|Elizabeth Eleanor Siddal (1829-1862)|
Elizabeth "Lizzie" Siddal was the living, breathing epitome of the Pre-Raphaelite woman. With her sensuous full lips, heavy-lidded eyes, and above all her incredible waist-length auburn hair, she could only be described as a "stunner".
She was discovered by Walter Deverell in a milliner's shop in 1850. At the time he was searching for a model for Voila in his painting Twelfth Night. Later he told William Holman Hunt, ‘By Jove! she’s like a queen, magnificently tall, with a lovely figure, a stately neck, and a face of the most delicate modelling; the flow of surface from the temples over the cheek is exactly like the carving of a Pheidean goddess. Wait a minute! I haven’t done; she has grey eyes, and her hair is like dazzling copper, and shimmers with lustre as she waves it down. And now, where do you think I lighted on this paragon of beauty? Why, in a milliner’s back workroom where I went out with my mother shopping. Having nothing to amuse me, while the woman was tempting my mother with something, I peered over the blind of a glass door at the back of the shop, and there was this unexpected jewel.’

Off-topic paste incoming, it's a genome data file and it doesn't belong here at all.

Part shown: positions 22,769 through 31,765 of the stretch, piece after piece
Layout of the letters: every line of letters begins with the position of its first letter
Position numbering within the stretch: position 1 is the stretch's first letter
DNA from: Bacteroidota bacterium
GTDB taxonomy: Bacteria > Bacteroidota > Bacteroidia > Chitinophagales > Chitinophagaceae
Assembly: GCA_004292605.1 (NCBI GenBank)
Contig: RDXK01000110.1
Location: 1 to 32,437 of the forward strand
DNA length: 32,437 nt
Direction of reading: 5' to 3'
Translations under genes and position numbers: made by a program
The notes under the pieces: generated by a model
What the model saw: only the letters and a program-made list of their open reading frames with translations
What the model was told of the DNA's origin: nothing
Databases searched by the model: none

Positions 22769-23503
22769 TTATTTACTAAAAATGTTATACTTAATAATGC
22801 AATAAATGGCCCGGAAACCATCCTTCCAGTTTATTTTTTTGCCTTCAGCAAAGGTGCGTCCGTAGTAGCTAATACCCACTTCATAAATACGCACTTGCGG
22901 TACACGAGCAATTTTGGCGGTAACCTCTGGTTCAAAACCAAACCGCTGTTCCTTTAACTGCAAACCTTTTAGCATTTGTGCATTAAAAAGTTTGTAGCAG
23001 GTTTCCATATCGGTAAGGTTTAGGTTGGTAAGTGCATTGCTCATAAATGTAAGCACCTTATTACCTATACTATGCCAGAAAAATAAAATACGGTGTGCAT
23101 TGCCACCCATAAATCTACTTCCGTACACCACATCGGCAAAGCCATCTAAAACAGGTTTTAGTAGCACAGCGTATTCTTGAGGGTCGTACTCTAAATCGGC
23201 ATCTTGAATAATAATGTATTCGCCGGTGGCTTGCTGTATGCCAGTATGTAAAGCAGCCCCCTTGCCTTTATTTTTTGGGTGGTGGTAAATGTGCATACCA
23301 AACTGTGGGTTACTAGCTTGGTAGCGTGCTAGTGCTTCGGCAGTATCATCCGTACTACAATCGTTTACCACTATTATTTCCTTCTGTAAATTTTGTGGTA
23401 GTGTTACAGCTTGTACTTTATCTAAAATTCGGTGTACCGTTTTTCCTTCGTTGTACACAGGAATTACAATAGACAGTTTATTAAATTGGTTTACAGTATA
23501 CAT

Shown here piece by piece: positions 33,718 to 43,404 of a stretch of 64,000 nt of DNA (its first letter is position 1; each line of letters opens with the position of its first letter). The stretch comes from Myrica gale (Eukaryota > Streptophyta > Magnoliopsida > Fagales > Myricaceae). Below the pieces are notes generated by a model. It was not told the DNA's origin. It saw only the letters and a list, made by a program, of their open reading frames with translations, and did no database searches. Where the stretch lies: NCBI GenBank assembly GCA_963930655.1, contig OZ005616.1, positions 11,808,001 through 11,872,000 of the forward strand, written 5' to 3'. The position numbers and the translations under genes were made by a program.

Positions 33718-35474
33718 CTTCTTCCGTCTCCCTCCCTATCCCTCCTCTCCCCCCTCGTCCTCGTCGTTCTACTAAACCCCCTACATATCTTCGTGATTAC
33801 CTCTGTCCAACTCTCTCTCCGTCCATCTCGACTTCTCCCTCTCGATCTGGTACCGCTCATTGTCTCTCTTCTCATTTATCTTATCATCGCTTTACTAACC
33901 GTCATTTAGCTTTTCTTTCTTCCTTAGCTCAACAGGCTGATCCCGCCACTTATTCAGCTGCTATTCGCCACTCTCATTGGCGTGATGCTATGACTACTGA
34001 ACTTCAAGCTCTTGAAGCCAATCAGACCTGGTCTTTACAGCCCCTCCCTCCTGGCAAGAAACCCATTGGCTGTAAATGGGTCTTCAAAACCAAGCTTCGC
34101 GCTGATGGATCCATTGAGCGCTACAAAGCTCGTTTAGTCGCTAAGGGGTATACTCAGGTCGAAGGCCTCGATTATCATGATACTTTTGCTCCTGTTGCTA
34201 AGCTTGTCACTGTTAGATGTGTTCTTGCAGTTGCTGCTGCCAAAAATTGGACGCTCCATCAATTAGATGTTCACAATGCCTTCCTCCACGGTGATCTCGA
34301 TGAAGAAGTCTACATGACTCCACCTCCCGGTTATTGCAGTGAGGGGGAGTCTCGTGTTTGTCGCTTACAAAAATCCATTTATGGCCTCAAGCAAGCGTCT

Art by date
Paintings for which Lizzie modeled
|Design 2000 by Chris McCormick. E-mail questions or comments to firstname.lastname@example.org.|